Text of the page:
How to create sound effects?

Community Forums/Developer Stations/How to create sound effects?

slenkar(Posted 2004) [#1]
How do you create futuristic sound FX, lasers,beeps,mechanical noises, etc, etc.

IPete2(Posted 2004) [#2]
With a little bit of imagination - it is a matter of taking time to find out what you want and then doing stuff to match.

Analogue synths are good - but may be in sort supply.

I find objects around the house can produce some excellent sounds - especially if you process them with echo and/or reverb.

Sometimes I just use my mouth and make a sound like I need then process it and speed it up or slow it down.

For mechanical things you need metal or stone or glass objects.


podperson(Posted 2004) [#3]
Random suggestions based on long experience desperately hunting up sound effects at the last minute for many, many projects.

First: if your project is at all professional, consider going to a professional audio studio. They can do amazing work for surprisingly little money. They have huge libraries of sound effects. It's AMAZING how much difference just getting (say) a pro voice over person and some decent sound engineering can make to a project. I've done the entire audio for moderately large projects with less than a day of studio time, which -- in the scheme of things -- is not much money.

I'd suggest you get yourself a copy of Audacity (very decent free sound sampler / editor).

You need a decent microphone. Also, you'll need a quiet place to record -- and anywhere with a PC won't be quiet enough (PC fans are surprisingly loud, for starters). Ideally you'll want a good tape recorder. A DV camcorder makes a great tape recorder in a pinch (they record digitally at CD quality).

As with digital photography, audio is a "garbage in, garbage out" business ... only MORE so. You want sound samples as clean as possible going in, or your end product will sound like crap.

Good places to record stuff:

Quiet bedrooms with PCs and other noisy junk turned off.

Bathrooms. Toilets. (Expect echos.) A lot of splash and "dripping cave" sounds are recorded in toilet bowls.

Outdoors if you're careful.

To give you some ideas:

The TIE fighter sound effect (the whine as they fly by) is a recording of an elephant, stretched and distorted.

Bags of rocks, gravel, beads, etc. can be used to make footstep sounds on different surfaces.

Grab a bunch of things you can rub against each other and bang against each other (different bits of metal, cloth, wood). Record them and then try changing playback speed (and hence frequency).

Upsampling -- playing something at higher speed than it was recorded -- makes higher pitched sounds that seem to be coming from smaller, faster sources. Downsampling has the reverse effect. Modern audio packages allow you to alter the pitch of a sample without changing its duration by using digital signal processing techniques.

If you make sound effects with your mouth, you'll be surprised how good they can be if you experiment with them a while -- try NOT to use your voice, just your lips and tongue. Vocalised sounds tend to sound fake, on the other hand you can make remarkably realistic sounding explosions with a bit of saliva in your mouth :)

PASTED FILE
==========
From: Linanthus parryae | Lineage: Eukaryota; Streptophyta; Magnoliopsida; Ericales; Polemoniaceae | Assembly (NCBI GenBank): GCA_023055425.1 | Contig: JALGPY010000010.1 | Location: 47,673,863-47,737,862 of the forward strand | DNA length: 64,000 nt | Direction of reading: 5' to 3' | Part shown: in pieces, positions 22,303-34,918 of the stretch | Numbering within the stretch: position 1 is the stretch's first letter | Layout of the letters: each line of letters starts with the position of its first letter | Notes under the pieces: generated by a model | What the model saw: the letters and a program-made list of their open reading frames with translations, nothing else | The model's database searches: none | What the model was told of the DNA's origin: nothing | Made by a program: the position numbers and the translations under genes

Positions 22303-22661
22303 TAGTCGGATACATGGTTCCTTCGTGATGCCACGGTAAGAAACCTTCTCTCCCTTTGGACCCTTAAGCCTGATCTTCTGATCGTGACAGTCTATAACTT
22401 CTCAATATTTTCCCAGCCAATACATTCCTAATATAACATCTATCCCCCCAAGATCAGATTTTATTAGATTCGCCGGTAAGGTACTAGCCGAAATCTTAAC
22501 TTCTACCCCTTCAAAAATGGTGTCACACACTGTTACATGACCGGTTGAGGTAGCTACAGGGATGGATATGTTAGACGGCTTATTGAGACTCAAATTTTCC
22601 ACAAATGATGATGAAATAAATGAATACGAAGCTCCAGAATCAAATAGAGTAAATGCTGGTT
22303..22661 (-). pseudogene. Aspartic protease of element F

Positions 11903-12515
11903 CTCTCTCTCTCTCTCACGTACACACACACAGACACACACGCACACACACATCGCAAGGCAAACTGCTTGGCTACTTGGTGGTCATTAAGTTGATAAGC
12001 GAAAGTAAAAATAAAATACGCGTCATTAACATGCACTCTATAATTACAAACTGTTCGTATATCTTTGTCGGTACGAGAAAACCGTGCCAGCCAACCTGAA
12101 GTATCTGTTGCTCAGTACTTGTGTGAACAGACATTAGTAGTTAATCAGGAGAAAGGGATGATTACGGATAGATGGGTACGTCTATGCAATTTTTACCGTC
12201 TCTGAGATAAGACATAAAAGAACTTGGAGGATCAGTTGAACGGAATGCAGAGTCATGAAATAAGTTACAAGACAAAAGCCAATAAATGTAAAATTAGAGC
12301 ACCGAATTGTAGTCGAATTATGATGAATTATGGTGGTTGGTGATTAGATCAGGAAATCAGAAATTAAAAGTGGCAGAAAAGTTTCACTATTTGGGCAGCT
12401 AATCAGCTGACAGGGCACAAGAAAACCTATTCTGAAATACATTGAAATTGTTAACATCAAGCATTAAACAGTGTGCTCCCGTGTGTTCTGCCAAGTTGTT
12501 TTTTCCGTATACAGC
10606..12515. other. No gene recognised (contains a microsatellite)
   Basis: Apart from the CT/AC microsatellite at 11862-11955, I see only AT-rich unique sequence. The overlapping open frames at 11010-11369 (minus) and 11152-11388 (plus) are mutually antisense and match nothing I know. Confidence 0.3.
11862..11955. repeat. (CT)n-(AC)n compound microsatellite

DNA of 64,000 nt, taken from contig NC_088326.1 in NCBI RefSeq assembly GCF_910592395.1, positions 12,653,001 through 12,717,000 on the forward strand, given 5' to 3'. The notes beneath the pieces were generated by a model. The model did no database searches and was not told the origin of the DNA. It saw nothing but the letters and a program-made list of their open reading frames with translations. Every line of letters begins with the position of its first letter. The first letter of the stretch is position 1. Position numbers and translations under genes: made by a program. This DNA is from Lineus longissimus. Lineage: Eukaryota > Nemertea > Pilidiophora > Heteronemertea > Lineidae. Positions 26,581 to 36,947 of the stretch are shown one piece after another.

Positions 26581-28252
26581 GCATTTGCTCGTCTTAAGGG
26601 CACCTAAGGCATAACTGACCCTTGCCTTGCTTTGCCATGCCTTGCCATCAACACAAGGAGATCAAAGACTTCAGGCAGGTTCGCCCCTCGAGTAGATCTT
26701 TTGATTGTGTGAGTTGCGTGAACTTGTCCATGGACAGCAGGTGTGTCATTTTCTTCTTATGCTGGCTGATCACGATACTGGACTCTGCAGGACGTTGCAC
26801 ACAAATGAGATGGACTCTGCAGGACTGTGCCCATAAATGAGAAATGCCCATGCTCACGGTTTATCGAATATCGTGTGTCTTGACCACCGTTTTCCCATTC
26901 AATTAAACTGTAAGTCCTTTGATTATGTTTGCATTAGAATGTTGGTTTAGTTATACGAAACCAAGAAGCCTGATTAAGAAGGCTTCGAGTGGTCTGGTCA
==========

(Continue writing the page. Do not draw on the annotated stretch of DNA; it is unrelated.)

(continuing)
Echo, reverb, white noise, and EQ are your friends. A sound that seems corny at normal speed can sound fantastic at half speed with some echo and noise mixed in.

If you really get into sound effects you may find it useful to get a good quality pocket tape recorder and carry it with you everywhere.

jhocking(Posted 2004) [#4]
I second the recommendation of Audacity. You might also want to grab Fruityloops (or FL Studio as it is now called;) besides being a good entry-level music creation tool, it has all kinds of funky electronic noises.

slenkar(Posted 2004) [#5]
thanks for your help everyone, looks like Ill have to download audacity again,
that was an interesting bit of info about the TIE fighter noise.
I wonder how they created the sound FX for laser guns in star wars?

BHoltzman(Posted 2004) [#6]
Try Buzz Modular Synth. It's very good and it's free! You'll be able to have access to a LARGE free public library of what they call 'machines'.

Cold Harbour(Posted 2004) [#7]
I used to use (when I wrote games) SimSynth. The old freeware version not the newer version.

It looks a bit crap and isn't realtime (you have to render the wav first) but it is by far the best thing ever for creating lasers, bangs, bleeps, bloops etc.

Especially if you can get a cheap version of CoolEdit Pro to do some outboard fx.

MadJack(Posted 2004) [#8]
Goldwave is another option for digital processing - shareware, although no time limit, and comes with a good selection of fx plugins.

Smarti(Posted 2004) [#9]
The laser FX in Star Wars were recordings of a high tension cable struck with a metal object.

I find the E-Jay products useful for creating sound effects, especially distorted speech. I prefer Techno E-Jay 2 for that. But there are many budget priced music creation packages around and most include some kind of sample editing/effects functions.

For creating RoboCop 'you have twenty seconds to comply' type speech: Record your normal voice and then lower the pitch. Add a bit of distortion, echo etc, and you won't notice the Welsh accent.

The thing about recording your own voice is practice. The more you do it the better the results. To start with you'll be self conscious and that comes out in the recording.